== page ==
For a more complete understanding of the present disclosure and its advantages, reference is now made to the following description taken in conjunction with the accompanying drawings, in which like reference numerals represent like parts:

FIG. 1 is a diagram depicting an embodiment of structures of a system for providing notes in a health related measurement device according to the present invention;

FIG. 2 is a flowchart depicting an embodiment for providing notes in a blood pressure measurement device according to the present invention;

FIG. 3 is a diagram depicting an embodiment of a file for storing blood pressure measurement data and numeral notes according to the present invention;

FIG. 4 is a diagram depicting an embodiment of a file for storing text notes according to the present invention;

FIG. 5 is a diagram depicting an embodiment of files for storing audio notes according to the present invention;

FIG. 6 is a diagram depicting an embodiment of links between the blood pressure measurement data, numeral notes, text notes and audio notes according to the present invention;

FIGS. 7A and 7B are diagrams depicting an embodiment for displaying a note with respect to a blood pressure measuring event on a computer screen according to the present invention; and

FIGS. 7C and 7D are diagrams depicting an embodiment for adding a note with respect to a blood pressure measuring event on a computer screen according to the present invention.

DETAILED DESCRIPTION

The following discussion is presented to enable a person skilled in the art to make and use the invention. The general principles described herein may be applied to embodiments and applications other than those detailed below without departing from the spirit and scope of the present invention as defined herein. The present invention is not intended to be limited to the embodiments shown, but is to be accorded the widest scope consistent with the principles and features disclosed herein.

A measurement device may be a device that provides functions for measuring one or more specific measurement signals. A measurement device may include, but is not limited to, a health related measurement device, such as a healthcare device—e.g., a blood sugar reader, a medical treatment or diagnosis device—e.g., an electrocardiographic monitor, a fitness apparatus—e.g., a treadmill, an environmental measurement or control device—e.g., a humidity reader, a thermometer, or a dust density meter, etc.; and many other measurement devices used in various fields. In the following descriptions and embodiments, health related measurement devices are used for description conveniences. However, the use of the health related measurement devices are not to be construed as limitation to the present invention. The present invention may be applied to any measurement devices without departing the spirit and scope of the present invention.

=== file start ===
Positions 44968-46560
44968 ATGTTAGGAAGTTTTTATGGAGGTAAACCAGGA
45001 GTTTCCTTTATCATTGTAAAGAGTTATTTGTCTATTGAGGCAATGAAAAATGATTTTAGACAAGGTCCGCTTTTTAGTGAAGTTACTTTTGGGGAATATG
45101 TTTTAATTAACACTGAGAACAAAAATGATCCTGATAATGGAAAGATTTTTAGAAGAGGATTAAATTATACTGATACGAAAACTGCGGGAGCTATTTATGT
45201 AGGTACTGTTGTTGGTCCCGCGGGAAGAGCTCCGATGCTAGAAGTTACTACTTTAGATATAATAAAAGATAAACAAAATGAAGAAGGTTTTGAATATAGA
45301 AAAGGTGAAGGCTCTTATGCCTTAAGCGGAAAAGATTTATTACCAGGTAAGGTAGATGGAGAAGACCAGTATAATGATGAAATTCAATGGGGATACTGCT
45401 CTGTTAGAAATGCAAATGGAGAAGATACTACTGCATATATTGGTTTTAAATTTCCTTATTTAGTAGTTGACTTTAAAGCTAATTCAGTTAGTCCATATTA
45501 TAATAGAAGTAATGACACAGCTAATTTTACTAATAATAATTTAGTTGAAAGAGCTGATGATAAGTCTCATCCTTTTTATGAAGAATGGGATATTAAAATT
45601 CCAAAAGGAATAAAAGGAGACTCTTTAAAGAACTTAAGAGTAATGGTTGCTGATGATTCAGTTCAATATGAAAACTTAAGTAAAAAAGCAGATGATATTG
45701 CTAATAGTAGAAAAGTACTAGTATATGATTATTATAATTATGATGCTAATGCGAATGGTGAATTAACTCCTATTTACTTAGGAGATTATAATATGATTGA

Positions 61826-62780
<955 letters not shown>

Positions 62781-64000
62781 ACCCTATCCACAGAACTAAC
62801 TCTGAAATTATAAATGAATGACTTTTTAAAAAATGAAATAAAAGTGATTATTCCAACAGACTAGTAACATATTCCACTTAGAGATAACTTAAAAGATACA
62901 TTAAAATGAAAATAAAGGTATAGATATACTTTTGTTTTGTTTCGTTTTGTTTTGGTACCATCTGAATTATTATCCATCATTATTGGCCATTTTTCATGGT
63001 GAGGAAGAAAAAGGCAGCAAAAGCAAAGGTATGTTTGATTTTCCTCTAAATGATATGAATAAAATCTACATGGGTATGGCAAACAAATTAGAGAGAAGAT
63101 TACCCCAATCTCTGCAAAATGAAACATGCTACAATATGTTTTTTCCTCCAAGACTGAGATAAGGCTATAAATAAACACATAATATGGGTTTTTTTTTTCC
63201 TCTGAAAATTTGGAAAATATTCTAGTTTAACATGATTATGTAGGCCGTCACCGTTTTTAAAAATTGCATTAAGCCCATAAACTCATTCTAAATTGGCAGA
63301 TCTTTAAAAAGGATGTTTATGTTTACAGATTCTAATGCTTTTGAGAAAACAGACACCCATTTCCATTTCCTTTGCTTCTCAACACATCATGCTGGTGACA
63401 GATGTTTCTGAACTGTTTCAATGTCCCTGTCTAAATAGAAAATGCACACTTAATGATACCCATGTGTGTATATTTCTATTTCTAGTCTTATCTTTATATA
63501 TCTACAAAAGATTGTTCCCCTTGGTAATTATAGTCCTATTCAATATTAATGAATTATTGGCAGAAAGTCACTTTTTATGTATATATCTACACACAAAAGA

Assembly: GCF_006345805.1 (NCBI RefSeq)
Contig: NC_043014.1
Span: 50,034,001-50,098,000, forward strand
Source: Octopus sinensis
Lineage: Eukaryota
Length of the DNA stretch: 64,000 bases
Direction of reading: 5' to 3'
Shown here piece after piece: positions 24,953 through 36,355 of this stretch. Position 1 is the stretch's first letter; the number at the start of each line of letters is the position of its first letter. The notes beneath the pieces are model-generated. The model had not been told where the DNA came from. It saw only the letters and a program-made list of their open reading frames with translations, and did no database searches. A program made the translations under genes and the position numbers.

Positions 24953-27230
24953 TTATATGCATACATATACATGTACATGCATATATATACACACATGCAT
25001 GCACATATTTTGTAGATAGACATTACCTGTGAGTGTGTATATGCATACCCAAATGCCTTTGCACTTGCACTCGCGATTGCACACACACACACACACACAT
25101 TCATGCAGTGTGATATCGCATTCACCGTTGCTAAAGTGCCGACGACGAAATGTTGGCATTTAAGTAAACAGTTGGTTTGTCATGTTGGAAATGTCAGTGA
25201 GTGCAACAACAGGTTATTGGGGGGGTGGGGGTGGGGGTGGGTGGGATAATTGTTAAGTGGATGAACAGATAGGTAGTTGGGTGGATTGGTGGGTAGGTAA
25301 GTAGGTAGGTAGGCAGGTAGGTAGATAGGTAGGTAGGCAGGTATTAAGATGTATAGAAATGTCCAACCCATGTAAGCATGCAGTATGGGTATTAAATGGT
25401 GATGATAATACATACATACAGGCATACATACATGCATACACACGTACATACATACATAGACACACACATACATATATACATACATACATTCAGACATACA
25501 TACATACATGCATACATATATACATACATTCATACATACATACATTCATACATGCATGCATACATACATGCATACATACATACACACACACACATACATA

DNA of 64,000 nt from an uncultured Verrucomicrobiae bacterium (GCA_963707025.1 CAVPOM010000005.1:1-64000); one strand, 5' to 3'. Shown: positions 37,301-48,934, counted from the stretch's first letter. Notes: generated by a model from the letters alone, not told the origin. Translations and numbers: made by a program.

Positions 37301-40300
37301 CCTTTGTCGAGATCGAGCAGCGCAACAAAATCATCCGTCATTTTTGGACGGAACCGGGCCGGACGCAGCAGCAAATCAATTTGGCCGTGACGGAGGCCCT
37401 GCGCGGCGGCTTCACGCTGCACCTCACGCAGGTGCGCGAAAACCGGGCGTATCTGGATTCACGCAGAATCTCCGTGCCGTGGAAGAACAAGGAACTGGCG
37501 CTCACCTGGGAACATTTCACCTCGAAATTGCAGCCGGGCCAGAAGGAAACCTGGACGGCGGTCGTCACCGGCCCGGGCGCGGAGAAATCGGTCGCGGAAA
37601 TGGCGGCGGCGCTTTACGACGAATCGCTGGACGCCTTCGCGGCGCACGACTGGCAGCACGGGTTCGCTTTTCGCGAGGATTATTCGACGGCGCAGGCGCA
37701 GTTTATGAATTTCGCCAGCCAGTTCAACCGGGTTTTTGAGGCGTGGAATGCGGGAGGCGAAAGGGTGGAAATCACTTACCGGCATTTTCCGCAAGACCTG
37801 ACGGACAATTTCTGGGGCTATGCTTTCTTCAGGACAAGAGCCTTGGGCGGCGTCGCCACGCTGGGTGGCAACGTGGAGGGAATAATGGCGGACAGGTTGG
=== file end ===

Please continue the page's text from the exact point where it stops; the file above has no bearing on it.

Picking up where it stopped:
Referring to FIG. 1, an embodiment of structures of a system (100) for providing notes with respect to measured signals in a health related measurement device is illustrated. The system (100) may provide measurement of health related signals, e.g., signal A and signal B, and notes taking with respect to each measuring event for measuring the signal A and/or B. One or more notes may be linked with a corresponding measuring event and saved. The linking may automatically correlate records of notes and measured signals in a corresponding measuring event, and thus the measured signals and notes in the measuring event, which may be obtained at different time, may be taken as an integrated data record for the measuring event. Using the link, a note with respect to a measuring event may be easily tracked by the measuring event, or a measuring event may be traced back by a corresponding note. The linking facilitates manipulation of the notes taken for a particular event, such as viewing or editing a note for a particular measuring event.